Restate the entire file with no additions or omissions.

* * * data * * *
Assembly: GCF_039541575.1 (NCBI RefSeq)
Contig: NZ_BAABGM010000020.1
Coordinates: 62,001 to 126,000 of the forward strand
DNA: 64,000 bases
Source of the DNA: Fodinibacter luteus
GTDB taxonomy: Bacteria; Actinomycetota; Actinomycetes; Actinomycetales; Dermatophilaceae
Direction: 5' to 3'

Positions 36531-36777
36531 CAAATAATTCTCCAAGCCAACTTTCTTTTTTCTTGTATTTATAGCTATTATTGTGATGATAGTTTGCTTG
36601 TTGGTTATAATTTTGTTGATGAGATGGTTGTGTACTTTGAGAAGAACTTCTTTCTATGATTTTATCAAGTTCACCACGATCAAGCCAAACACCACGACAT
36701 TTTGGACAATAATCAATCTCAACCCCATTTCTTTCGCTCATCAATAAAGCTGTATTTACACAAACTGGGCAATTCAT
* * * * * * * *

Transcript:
Assembly: GCF_039541575.1 (NCBI RefSeq)
Contig: NZ_BAABGM010000020.1
Coordinates: 62,001 to 126,000 of the forward strand
DNA: 64,000 bases
Source of the DNA: Fodinibacter luteus
GTDB taxonomy: Bacteria; Actinomycetota; Actinomycetes; Actinomycetales; Dermatophilaceae
Direction: 5' to 3'

Positions 36531-36777
36531 CAAATAATTCTCCAAGCCAACTTTCTTTTTTCTTGTATTTATAGCTATTATTGTGATGATAGTTTGCTTG
36601 TTGGTTATAATTTTGTTGATGAGATGGTTGTGTACTTTGAGAAGAACTTCTTTCTATGATTTTATCAAGTTCACCACGATCAAGCCAAACACCACGACAT
36701 TTTGGACAATAATCAATCTCAACCCCATTTCTTTCGCTCATCAATAAAGCTGTATTTACACAAACTGGGCAATTCAT